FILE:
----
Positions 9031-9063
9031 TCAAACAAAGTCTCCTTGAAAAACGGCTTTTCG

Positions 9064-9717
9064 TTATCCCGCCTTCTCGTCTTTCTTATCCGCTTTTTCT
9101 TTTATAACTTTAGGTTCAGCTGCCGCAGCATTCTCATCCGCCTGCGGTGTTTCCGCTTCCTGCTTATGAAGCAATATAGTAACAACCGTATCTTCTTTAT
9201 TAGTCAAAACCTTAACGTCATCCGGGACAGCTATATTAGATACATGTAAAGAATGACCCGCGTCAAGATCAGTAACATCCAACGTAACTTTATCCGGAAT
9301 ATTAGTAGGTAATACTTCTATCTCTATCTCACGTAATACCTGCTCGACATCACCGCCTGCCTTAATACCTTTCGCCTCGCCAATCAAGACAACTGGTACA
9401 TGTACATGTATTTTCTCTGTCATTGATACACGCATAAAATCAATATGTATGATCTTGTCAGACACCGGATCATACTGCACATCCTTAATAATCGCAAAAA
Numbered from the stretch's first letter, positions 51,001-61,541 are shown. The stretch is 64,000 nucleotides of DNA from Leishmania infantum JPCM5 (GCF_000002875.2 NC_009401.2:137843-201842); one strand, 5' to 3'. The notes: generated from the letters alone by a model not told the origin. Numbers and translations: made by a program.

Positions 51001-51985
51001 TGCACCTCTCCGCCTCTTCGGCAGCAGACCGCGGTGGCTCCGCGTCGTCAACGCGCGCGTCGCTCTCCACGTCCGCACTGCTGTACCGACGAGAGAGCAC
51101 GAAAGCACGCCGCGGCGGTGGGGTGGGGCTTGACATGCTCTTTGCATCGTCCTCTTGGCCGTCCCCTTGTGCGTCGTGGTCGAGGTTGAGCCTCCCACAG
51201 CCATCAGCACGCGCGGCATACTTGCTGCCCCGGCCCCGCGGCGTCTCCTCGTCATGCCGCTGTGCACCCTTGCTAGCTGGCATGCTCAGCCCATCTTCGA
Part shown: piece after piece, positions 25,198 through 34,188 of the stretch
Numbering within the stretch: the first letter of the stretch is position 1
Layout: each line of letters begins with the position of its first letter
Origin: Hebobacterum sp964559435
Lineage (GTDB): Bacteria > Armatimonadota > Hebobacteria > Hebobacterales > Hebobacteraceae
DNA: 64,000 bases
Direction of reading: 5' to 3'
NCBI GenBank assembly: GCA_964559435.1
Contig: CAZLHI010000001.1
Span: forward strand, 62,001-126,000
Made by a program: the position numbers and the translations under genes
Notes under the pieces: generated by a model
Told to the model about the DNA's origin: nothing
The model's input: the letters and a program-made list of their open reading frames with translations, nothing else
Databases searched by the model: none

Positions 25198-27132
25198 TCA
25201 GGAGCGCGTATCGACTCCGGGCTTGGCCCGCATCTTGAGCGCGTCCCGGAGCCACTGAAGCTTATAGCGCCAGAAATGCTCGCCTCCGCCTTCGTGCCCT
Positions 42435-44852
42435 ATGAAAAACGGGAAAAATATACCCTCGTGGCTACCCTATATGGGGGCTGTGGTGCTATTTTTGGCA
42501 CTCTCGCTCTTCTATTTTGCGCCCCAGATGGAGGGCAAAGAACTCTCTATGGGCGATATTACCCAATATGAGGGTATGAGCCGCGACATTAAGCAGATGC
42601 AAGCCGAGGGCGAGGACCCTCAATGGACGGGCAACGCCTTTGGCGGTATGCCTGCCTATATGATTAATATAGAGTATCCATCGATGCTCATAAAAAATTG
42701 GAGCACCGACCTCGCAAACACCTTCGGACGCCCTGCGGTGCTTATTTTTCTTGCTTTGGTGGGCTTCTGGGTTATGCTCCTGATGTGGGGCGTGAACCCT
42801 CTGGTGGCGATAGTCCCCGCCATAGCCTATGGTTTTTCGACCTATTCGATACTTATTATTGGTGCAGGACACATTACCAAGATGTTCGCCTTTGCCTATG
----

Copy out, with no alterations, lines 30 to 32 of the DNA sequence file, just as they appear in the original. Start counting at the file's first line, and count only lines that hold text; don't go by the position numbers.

25198 TCA
25201 GGAGCGCGTATCGACTCCGGGCTTGGCCCGCATCTTGAGCGCGTCCCGGAGCCACTGAAGCTTATAGCGCCAGAAATGCTCGCCTCCGCCTTCGTGCCCT
Positions 42435-44852